As reported by Sophie Peel of the Willamette Week, on May 16, Governor Kotek issued a directive to the OLCC to make state tax compliance a requirement for the agency to issue or renew cannabis retail licenses. This new tax policy is a direct result of the political fallout from the La Mota scandal, which led to the resignation of the Secretary of State, Shemia Fagan. This tax policy may have a huge impact on the Oregon marijuana industry and the changes are coming fast! As early as June 15, 2023 – for a temporary rule and a permanent rule by this fall.
How does the marijuana sales tax work?
Oregon is somewhat unique in that it only taxes marijuana at the point of sale to a retail customer. So producers, wholesalers, and processors don’t collect or pay sales tax. Instead, dispensaries collect up to a twenty percent sales tax (17 percent state + 3 percent local) for each marijuana item sold. The sales tax is typically, if not always, included in the advertised price and not added on at the register. It is invisible to the customer for all intents and purposes.
Here’s an easy example: A dispensary that has $1 million in sales owes $200,000 in sales taxes. When a dispensary collects the sales tax it holds the money in trust for the state. And later remits the collected sales tax to the Oregon Department of Revenue (“ODR”). The best practice is to silo the sales tax proceeds from other revenue. In practice, however, we see many retailers commingle their sales tax proceeds and fail to remit the appropriate amounts to the ODR. Sometimes we see dispensaries and their owners simply pocket the tax proceeds and fall into enormous arrears. (This may be exactly what La Mota was doing – they owe at least $592,000 in unpaid taxes going back to 2016).
Thus far the OLCC has taken little or no action against dispensaries who fall into arrears on their sales tax remittances.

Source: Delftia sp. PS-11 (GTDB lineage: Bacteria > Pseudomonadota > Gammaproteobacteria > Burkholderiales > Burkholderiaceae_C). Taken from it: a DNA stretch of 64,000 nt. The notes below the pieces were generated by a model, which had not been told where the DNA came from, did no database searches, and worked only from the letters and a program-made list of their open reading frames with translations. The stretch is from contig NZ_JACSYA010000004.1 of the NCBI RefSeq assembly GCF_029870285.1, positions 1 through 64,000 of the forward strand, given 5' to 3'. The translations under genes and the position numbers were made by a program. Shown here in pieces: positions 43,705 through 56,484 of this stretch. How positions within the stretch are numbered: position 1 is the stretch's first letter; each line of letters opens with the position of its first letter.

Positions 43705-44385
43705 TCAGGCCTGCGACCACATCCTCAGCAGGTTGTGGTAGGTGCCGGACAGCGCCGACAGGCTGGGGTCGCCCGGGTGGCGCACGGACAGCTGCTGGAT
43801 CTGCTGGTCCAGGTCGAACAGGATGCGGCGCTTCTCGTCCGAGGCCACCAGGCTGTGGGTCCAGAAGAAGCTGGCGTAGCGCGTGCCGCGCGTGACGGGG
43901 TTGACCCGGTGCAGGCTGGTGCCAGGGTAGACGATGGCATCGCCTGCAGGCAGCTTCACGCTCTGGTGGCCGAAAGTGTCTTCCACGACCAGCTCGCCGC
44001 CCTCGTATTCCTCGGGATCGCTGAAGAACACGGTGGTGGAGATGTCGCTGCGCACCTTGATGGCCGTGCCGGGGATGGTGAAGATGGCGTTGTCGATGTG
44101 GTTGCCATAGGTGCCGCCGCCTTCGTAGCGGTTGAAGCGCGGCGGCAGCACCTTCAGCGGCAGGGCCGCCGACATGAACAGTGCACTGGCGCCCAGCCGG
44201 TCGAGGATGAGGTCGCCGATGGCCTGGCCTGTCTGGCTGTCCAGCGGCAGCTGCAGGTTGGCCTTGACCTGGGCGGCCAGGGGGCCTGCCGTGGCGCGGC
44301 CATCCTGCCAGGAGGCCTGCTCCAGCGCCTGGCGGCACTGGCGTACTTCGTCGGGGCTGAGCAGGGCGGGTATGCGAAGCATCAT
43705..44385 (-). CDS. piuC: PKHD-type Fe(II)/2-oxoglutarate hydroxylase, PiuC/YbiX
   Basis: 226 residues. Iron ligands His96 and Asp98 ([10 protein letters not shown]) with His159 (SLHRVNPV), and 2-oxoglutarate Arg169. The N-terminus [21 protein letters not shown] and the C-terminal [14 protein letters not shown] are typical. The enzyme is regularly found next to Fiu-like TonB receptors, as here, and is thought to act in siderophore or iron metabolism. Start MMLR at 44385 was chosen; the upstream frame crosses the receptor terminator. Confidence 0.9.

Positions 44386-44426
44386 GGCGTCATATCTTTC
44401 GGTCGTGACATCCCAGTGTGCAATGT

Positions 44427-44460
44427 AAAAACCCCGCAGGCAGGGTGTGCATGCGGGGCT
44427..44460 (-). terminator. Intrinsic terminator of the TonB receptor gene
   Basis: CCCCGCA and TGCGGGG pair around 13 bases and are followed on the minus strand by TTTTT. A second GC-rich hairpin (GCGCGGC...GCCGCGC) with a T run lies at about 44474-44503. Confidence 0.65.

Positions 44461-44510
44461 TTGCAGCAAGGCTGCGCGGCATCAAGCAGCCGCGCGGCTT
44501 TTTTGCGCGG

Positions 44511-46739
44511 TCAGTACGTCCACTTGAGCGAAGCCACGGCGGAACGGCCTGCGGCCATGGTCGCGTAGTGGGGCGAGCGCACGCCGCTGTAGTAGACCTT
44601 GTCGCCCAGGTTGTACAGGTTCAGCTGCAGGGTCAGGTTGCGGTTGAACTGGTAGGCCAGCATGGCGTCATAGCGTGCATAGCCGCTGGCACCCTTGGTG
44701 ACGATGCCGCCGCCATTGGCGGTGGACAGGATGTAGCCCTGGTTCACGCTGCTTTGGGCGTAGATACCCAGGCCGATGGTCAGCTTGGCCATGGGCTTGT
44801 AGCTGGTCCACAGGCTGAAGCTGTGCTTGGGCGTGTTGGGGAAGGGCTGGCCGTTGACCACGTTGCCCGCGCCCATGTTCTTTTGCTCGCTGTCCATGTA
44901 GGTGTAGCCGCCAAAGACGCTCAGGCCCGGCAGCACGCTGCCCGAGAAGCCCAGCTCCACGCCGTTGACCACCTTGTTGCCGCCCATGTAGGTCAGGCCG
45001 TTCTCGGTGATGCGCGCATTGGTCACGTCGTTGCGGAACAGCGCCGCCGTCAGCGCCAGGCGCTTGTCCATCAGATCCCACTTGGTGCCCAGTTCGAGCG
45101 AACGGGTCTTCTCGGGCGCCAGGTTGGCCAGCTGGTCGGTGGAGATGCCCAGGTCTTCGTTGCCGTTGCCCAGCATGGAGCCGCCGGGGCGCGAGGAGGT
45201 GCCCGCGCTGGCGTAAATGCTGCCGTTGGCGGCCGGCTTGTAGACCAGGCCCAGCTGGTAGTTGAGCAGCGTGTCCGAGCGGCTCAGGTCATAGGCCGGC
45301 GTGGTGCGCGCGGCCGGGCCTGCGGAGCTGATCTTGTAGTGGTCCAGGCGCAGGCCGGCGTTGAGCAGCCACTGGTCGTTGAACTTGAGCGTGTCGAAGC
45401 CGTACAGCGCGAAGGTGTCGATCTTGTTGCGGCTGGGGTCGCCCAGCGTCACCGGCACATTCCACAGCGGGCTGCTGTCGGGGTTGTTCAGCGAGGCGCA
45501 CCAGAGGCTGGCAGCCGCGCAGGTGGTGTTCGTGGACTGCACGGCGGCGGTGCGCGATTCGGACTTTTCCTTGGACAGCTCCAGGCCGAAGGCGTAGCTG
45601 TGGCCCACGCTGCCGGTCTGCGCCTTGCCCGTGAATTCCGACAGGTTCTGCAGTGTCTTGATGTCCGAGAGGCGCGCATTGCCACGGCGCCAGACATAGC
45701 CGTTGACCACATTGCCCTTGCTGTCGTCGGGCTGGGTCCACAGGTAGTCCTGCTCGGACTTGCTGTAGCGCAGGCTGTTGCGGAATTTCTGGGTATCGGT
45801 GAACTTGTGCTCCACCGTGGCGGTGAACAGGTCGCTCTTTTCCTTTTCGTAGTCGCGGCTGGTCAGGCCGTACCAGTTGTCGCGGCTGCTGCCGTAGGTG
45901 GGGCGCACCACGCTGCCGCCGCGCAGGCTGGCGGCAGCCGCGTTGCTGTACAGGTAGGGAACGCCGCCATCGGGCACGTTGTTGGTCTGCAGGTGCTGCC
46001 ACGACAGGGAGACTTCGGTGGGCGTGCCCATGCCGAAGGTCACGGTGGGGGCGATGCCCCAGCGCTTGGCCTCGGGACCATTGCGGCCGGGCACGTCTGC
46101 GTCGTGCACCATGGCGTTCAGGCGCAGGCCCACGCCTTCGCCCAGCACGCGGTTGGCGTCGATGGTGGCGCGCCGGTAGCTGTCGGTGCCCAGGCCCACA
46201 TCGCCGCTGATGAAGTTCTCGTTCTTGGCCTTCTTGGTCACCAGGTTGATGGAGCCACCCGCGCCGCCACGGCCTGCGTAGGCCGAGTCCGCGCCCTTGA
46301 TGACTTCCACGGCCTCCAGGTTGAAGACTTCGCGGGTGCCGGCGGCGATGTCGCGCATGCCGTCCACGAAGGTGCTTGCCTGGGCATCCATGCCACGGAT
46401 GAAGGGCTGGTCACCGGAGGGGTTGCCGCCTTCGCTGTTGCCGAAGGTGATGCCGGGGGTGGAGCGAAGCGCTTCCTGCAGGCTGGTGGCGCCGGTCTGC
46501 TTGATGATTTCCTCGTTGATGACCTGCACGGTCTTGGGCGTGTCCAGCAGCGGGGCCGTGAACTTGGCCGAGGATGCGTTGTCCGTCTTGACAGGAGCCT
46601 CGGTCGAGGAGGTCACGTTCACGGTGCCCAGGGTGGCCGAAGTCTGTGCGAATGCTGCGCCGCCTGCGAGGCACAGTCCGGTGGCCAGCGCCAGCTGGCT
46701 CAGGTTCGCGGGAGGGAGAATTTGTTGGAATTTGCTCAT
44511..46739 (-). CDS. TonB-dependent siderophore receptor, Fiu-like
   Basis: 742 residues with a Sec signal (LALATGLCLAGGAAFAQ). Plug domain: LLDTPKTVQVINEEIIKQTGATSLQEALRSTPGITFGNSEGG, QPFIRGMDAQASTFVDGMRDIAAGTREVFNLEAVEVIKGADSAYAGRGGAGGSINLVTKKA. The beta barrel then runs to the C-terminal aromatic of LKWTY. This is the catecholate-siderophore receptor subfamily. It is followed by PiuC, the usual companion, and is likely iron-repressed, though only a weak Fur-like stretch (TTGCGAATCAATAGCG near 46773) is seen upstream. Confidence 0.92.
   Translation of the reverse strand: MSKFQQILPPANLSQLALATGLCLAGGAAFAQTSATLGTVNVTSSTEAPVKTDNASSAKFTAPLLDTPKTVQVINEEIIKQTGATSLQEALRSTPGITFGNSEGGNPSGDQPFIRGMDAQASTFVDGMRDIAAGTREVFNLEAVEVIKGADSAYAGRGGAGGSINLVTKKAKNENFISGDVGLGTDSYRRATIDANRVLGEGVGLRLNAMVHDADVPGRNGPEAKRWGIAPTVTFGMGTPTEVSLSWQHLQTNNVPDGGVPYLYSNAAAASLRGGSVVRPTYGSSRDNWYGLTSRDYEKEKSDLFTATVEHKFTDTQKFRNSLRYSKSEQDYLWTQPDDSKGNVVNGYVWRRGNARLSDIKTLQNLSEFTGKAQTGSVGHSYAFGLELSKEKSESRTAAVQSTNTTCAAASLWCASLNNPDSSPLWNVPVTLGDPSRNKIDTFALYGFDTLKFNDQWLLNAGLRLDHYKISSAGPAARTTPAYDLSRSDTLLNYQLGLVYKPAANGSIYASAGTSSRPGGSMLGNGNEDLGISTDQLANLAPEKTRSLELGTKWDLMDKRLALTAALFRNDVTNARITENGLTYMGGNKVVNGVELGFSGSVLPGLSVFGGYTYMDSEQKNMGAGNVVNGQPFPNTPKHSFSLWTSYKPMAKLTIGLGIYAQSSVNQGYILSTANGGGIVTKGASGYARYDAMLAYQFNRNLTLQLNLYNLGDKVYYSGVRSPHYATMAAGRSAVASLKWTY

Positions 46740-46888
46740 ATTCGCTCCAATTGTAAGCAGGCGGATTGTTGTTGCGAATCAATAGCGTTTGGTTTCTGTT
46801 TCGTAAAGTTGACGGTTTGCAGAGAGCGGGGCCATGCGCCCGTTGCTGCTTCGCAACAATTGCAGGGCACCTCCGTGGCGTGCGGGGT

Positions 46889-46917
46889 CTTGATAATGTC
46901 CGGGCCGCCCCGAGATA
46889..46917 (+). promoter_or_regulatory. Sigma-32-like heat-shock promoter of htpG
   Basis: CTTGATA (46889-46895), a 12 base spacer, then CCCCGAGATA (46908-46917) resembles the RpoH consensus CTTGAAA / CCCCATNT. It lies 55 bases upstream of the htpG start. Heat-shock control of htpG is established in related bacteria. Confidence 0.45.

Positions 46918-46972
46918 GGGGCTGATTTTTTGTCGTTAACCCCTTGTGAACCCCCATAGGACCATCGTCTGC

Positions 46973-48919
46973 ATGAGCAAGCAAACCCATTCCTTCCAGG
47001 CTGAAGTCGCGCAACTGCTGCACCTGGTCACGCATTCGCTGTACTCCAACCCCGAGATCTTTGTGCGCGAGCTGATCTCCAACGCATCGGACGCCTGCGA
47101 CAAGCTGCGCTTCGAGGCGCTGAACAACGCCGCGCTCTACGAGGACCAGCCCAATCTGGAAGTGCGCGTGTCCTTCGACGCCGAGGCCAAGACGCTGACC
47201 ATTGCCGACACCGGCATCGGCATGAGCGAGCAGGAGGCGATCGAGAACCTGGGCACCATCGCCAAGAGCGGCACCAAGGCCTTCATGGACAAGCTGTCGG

What is the new tax compliance policy?
The basic directive from Gov. Kotek is that dispensaries who aren’t paying their taxes can’t get their license renewed. No license = close up shop. Exactly how her directive will work in practice is unknown. What Gov. Kotek has done is tell the OLCC to get busy rulemaking. And busy they are. On May 16, the same day Gove. Kotek issued her directive, the Executive Director of the OLCC, Craig Prins, announced plans “to have draft language to the commission for a temporary rule by June 15 and to adopt a permanent rule by August or September.” Here’s a link to an FAQ that describes some of what the industry may see.
Why is the new tax compliance rule a big deal?
The ODR reports that about 9% of cannabis retailers haven’t fully paid their taxes. That may not seem like much, but we suspect this new tax compliance policy may have significant ramifications and lead to the closure of many dispensaries. According to sources at the OLCC, retailers will have to pay ALL state taxes – personal, employment, transit, point-of-sale, or be in payment plan in order to quality for a license renewal.
Does this mean investors/owners must prove they have paid all “personal” taxes? We don’t know. This seems drastic. And why would keeping current on employment and transit taxes be required for retail stores but not processors or producers or wholesalers? Or, for that matter, liquor stores and bars?
How will this tax compliance rule work across the variety of business structures found in the cannabis industry? We don’t know.
What happens if I can’t pay all of my taxes by my renewal date? We don’t know for sure, but the ODR FAQ (linked above) indicates that if a payment plan is in place at the time of renewal date then the business is compliant for purposes of renewal.
If one of my entities falls behind on taxes, can my other entities renew? We don’t know. Owners of multiple dispensaries typically set up different entities for each location (e.g. La Mota). If one commonly owned business is not compliant, will the OLCC refuse to renew every commonly-owned business? Wait and see.
What happens if I sell my business and prior to licensure let the buyer manage the business but they don’t pay the taxes? We have seen this many times in the past. Typically the ODR goes after the current owners and/or directors and/or officers, regardless of any services or management agreement or other contract that makes the buyer liable for tax remittances. I would not expect any changes here.
We can envision a lot of dispensaries running into trouble and potentially closing. Much depends on how the OLCC drafts and implements this rule and, possibly, the political developments in the meantime. Stay tuned for updates.